Hostage Code: 'The Diamonds Are In Our Hands'

Details on how the rescue in Gaza unfolded
By John Johnson,  Newser Staff
Posted Jun 9, 2024 8:19 AM CDT
Hostage Code: 'The Diamonds Are In Our Hands'
This undated photo shows newly released hostage Noa Argamani.   (Hostages Families Forum Headquarters via AP)

New details are emerging about Israel's surprise rescue of four hostages taken from Gaza on Saturday morning. A look at coverage:

  • Weeks of planning: The New York Times reports on the military operation itself on two buildings in a residential neighborhood of Nuseirat, central Gaza. It followed weeks of planning after intelligence suggested the whereabouts of the hostages, with the final go-ahead coming mere minutes before the operation took place. One nugget: It took place during daylight, with Israeli leaders figuring that would catch Hamas by surprise. When the hostages were secured, a coded message went out on radio: "The diamonds are in our hands."

  • Famous comparison: "It was on a scale like Entebbe," says military spokesperson Rear Admiral Daniel Hagari, referencing Israel's rescue of 100 hostages in Uganda in 1976, per the BBC. The outlet also provides details of the special forces raid, which was backed by the army and air force.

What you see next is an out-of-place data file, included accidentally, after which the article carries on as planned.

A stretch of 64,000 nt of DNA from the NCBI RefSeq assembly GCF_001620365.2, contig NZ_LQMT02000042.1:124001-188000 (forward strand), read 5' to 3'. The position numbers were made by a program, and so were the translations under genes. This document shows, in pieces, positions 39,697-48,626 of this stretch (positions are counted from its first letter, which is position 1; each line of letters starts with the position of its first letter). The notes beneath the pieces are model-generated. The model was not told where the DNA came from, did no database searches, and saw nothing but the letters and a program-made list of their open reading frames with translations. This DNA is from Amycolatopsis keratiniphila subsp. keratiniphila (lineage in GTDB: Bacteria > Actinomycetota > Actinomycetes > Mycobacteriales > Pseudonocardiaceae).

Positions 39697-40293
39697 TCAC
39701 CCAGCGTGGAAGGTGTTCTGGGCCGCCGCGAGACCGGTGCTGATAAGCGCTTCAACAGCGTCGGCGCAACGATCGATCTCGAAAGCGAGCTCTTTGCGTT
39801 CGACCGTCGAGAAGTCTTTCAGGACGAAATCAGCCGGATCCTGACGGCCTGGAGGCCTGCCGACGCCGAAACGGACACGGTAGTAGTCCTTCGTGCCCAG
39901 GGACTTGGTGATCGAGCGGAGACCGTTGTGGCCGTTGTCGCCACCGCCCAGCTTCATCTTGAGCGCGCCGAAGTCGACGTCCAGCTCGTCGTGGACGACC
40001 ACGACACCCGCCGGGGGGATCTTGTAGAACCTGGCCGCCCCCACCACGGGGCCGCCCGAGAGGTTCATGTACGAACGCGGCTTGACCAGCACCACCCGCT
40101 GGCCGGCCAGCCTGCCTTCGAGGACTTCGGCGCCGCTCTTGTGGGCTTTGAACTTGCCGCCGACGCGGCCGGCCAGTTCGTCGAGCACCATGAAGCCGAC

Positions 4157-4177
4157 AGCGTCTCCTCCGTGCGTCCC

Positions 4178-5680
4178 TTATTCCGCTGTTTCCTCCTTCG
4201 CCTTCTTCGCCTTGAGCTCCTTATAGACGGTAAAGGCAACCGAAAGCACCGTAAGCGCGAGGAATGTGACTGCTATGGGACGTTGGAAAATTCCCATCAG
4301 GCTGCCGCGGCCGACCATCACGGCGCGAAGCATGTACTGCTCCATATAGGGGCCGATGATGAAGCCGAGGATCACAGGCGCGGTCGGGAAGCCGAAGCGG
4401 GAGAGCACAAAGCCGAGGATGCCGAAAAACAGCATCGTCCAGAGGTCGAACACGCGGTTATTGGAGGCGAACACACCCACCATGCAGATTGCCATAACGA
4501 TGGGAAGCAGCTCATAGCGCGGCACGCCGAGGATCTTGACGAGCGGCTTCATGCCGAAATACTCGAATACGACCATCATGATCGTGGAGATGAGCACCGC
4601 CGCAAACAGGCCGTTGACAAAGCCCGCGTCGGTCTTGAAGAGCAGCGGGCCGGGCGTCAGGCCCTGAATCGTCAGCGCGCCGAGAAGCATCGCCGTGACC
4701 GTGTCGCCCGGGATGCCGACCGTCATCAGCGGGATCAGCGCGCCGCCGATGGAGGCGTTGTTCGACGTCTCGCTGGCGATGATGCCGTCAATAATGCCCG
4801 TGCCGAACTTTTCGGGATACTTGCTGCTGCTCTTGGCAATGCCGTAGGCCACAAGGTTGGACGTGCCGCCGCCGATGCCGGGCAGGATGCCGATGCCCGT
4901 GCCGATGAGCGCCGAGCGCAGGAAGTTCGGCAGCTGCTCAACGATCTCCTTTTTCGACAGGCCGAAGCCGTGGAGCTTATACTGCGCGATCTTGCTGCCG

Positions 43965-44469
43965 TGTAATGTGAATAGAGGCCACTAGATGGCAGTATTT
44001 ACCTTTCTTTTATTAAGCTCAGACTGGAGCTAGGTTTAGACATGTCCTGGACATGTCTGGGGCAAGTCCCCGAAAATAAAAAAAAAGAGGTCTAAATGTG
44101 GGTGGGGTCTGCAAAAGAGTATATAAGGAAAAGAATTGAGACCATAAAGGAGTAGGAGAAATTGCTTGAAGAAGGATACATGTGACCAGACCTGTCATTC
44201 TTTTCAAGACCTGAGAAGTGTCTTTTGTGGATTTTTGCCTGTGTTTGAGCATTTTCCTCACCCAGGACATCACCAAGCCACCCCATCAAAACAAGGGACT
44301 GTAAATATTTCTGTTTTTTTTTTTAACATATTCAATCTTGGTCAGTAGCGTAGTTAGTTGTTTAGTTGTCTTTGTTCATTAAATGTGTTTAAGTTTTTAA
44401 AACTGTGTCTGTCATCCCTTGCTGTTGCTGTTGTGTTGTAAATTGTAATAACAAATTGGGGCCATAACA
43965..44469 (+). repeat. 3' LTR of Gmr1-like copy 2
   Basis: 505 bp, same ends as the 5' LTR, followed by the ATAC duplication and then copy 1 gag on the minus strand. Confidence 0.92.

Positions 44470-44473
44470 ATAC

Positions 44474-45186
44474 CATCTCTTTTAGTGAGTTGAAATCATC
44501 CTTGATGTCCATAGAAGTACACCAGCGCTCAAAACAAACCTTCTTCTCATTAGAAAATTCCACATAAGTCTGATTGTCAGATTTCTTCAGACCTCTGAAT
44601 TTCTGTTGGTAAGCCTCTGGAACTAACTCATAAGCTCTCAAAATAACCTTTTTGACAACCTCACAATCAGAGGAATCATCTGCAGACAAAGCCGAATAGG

• Deadliest day: The Hamas-run health ministry in Gaza says the military operation in the densely populated neighborhood killed 274 people, including 64 children and 57 women, reports Reuters. If the number holds up, it would make Saturday the deadliest day of the war. Israel previously estimated fewer than 100 deaths, blaming Hamas for using civilians to shield hostages. One Israeli soldier was killed.
  • The four: The AP has a look at the four hostages: Noa Argamani, 26; Almog Meir Jan, 22; Andrey Kozlov, 27; and Shlomi Ziv, 41. All were abducted during a music festival near the border on Oct. 7.
  • Noa's story: Perhaps the best known of the four hostages is Argamani, who was shown being driven away by her abductors on a motorcycle in an October video as she pleaded for her life. Her plight gained even more international attention when her mother, suffering from advanced brain cancer, made a plea for her release. On Saturday, Argamani was taken to the Israeli hospital where her mother, Liora Argamani, 61, is being treated, reports the Times of Israel. "The whole family has been reunited," says a hospital official. The whereabouts of Argamani's abducted boyfriend, Avinatan Or, are still unknown.
(More Israel-Hamas war stories.)

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